Computer Information Systems (107)
107-013. Advanced Microsoft Access. (2 Credits)
Students will learn how to develop relational databases using MS Access. Normalization of data, creating tables with proper attributes that contain a primary key will be demonstrated though lecture and activities. Foreign keys and data types will be developed as tables and relationships are built. Students will learn how to create queries using the QBE wizard. Custom forms and reports will link to the queries.
Prerequisites: 501-107 with a minimum grade of C
107-029. Project Management for IT. (3 Credits)
Successful Project Management can be a substantial business asset. The Information Technology field as a whole requires students to understand the business needs of an IT project as well as understanding the benefits of successful implementation of a project. This course will teach students the insights of project management. This includes the tools that can help manage IT based projects, and also incorporates Microsoft Project software to enhance the ability to properly manage a project, developing a project charter, team selection, constraints, stakeholder communication, and other project success strategies.
107-061. Google Technical Support Fund. (1 Credit)
In this course, learners are introduced to the world of information technology, or IT. Participants will learn about the different facets of IT, like computer hardware, the Internet, computer software, and job-related skills. They will also learn about the history of computers, and the pioneers who shaped the world of computing that we know today. This course covers a wide variety of topics, and it is designed to give an overview of what’s to come in the Google IT Support Professional Certificate coursework. People who complete this course will be able to do the following: Understand how the binary system works, Assemble a computer from scratch, Choose an operating system and install it on a computer, Understand what the Internet is, how it works, and the impact it has in the modern world, Learn how applications are created and how they work inside computers, Utilize common problem-solving methods and soft skills in an IT setting.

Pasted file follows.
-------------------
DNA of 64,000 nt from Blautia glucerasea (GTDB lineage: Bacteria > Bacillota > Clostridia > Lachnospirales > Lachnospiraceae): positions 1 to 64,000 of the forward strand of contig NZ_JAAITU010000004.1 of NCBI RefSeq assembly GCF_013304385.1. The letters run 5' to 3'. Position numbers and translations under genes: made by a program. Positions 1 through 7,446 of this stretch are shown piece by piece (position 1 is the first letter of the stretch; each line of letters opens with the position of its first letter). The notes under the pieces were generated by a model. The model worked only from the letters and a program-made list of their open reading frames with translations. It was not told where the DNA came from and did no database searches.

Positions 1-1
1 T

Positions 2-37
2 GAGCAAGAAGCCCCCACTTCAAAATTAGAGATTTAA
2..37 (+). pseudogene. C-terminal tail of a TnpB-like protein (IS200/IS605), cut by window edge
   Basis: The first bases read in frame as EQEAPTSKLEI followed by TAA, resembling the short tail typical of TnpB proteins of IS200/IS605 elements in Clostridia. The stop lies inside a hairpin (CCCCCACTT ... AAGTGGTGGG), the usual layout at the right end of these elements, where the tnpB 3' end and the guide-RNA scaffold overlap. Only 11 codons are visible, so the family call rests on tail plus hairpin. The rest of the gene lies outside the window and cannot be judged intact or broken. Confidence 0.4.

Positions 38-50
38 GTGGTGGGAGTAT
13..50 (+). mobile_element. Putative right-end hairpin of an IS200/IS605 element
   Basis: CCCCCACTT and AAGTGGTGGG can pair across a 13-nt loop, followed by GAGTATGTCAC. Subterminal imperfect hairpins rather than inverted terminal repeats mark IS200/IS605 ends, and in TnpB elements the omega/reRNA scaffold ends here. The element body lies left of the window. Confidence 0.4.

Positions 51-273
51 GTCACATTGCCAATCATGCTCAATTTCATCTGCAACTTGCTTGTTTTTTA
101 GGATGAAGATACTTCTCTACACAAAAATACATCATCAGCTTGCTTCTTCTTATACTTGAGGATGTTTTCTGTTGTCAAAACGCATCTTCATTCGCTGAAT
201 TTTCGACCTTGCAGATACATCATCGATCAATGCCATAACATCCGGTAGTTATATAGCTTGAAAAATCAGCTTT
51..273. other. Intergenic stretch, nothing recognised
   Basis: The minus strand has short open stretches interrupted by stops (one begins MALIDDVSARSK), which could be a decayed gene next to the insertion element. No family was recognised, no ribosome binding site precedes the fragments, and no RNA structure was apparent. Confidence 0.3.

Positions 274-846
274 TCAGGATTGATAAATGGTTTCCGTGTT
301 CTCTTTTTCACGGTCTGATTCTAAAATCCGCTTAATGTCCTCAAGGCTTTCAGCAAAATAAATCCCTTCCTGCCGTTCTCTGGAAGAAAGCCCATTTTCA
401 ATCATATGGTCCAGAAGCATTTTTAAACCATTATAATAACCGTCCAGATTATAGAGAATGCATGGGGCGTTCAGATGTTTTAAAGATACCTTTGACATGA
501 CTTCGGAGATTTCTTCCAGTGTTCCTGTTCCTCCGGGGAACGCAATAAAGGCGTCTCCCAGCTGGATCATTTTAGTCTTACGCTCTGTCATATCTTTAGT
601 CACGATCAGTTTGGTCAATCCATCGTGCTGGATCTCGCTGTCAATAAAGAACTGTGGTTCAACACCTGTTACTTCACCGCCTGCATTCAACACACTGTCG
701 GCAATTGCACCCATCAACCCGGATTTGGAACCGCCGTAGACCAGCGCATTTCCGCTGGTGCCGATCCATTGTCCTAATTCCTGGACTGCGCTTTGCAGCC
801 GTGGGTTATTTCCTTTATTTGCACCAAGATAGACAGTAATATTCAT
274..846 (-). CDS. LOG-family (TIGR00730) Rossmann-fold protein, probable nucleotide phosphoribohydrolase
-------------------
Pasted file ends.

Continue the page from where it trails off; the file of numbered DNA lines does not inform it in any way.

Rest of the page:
107-062. Google Bits Bytes of Network. (1 Credit)
This course is designed to provide a full overview of computer networking. It covers everything from the fundamentals of modern networking technologies and protocols to practical applications and network troubleshooting. People who complete this course will be able to do the following: Describe computer networks in terms of a five-layer model, Understand all of the standard protocols involved with TCP/IP communications, Grasp powerful network troubleshooting tools and techniques, Learn network services like DNS and DHCP that help make computer networks run.
107-063. Google Operating Systems. (1 Credit)
In this course, participants will learn how to use Windows and Linux, two major operating systems that are core components of IT infrastructures. Through a combination of video lectures, demonstrations, and hands-on practice, students will become familiar with the main components of an operating system and how to perform critical tasks such as managing software, managing users, and configuring hardware. People who complete this course will be able to do the following: Navigate the Windows and Linux file systems using a graphical user interface and a command line interpreter, Set up users, groups, and permissions for account access, Install, configure, and remove software on the Windows and Linux operating systems, Configure disk partitions and file systems, Understand how system processes work and how to manage them, Work with system logs and remote connection tools, Utilize their knowledge of operating systems to troubleshoot common issues in an IT support specialist role.
107-064. System Admin IT Infrastructure. (1 Credit)